HAVANA TIMES — I attended a thesis defense on Cuba’s first inhabitants. It was a very interesting paper that compiled a lot of archeological data and studies conducted with advanced technologies.
I won’t be writing about the thesis, however.
I will comment on a small debate that took place during the discussion of the paper.
Participants were reflecting on hunter-gatherer communities (there are those who insist on gender distinctions and point out the men did the hunting while the women were responsible for the gathering), that is to say, human groups who lived in Cuba well before Arauco societies of farmers and ceramic-makers were “discovered” by Christopher Columbus’ people and taught the ancestors of the current inhabitants of Cuba’s east how to make cassava cakes.
(Tongue-in-cheek, I would add that what the Spaniards were actually taught to cook at the time was yuquilla¬. Toda’s yuca, or cassava, arrived later from Africa, with the slave trade.)
In short, these people went around hunting animals and gathering fruits and edible roots.
Then, someone mentioned that these populations had a truly balanced relationship with their surroundings, that is to say, did not engage in predatory practices like the ones that characterize “modern” society.
From this perspective, these indigenous communities were true “experts” in sustainable environmental management – something that ties in to the issue of the so-called “primitive opulent society,” but that is another story.
The sustainability of pre-Colombian communities in the Americas and their environmentally-friendly practices has been one of the strategic banners wielded by many movements that call for the rights of indigenous or First Nations people, as they are referred to today.
According to some of those who participated in this discussion, it turns out that Cuba’s first inhabitants shared this ecological approach with their cousins across Abya-Yala, or the American continent.
Hearing this brought to mind the Megalocnus rodens¬, an extinct species of giant sloth native to the Americas that existed in Cuba during the quaternary (Pleistocene). I recalled the species because there is a Megalocnus skull in a museum in Santa Cruz del Norte.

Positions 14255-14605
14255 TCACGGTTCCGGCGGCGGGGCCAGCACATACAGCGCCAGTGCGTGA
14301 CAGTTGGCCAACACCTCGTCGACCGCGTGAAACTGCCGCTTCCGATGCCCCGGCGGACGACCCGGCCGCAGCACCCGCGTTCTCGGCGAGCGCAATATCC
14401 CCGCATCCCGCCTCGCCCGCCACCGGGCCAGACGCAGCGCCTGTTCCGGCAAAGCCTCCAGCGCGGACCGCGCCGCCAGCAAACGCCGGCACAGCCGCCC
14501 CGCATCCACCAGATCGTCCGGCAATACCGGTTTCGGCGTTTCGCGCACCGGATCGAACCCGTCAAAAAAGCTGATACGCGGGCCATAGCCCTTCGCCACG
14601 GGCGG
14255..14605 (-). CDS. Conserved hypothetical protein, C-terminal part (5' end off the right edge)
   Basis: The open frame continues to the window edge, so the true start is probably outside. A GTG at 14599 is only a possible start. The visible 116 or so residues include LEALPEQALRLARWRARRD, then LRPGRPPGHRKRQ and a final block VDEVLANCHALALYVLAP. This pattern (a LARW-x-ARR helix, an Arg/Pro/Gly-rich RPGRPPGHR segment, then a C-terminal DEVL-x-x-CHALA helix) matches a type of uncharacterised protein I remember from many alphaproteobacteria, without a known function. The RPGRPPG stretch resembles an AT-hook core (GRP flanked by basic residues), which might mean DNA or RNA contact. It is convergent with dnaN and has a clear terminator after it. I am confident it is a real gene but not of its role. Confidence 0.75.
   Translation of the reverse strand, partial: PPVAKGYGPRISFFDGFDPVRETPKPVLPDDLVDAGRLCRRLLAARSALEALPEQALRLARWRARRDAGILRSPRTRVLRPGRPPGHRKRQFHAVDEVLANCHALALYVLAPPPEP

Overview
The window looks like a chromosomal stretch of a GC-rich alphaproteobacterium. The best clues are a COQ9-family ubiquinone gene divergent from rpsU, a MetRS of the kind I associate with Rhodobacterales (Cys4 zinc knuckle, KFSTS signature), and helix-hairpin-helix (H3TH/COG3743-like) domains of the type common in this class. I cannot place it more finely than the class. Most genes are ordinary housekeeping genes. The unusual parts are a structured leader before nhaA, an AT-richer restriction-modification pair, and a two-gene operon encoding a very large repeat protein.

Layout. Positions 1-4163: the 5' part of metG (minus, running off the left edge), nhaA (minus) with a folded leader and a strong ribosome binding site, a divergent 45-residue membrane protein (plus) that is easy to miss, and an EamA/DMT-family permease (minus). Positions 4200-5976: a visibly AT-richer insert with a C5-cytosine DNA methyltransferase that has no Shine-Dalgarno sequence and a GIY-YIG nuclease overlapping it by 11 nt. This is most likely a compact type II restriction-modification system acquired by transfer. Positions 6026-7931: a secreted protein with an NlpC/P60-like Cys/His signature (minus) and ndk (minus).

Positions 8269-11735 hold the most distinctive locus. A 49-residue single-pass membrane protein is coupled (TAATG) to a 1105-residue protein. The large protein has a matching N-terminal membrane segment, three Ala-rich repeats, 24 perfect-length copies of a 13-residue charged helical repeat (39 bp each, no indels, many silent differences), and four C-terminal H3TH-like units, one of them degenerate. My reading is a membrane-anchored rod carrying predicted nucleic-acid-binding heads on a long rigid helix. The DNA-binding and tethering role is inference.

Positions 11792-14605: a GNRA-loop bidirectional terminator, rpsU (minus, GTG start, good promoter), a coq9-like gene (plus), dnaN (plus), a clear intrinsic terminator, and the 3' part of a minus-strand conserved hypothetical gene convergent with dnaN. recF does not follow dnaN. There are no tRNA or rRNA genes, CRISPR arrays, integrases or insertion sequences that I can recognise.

I don’t know whether its common name, “sloth” (the name also given to its current and “lesser” relatives), has anything to do with the work ethic that prevails in Cuba today.
This herbivorous creature was anywhere from 1.3 to 1.7 meters long and from 0.8 to 1.2 meters high.
It was found across the island and a basic element of the food chain, where it was hunted by birds of prey such as the Ornimegalonyx, a species of giant owl that is also extinct. It is believed this is the largest owl that has ever existed. It was at least 1 meter tall and probably weighed over 9 kilograms. The legs and claws of this giant owl appear to have been large and powerful. It’s likely this owl flew only when it was pressured to do so, and that it preferred to run, as a modern turkey does.
Since I’ve never seen a Megalocnus walking around anywhere, let alone a 9-kilogram running owl, I can only surmise that these were all eaten.
According to Wikipedia, they became extinct “only 6 thousand years ago, when aboriginals arrived in their habitat. (…) It is believed that (….) they hunted the sloths because of the remains (…) discovered in their settlements.”
Let us say goodbye, then, to the myth of a “sustainable primitive community.”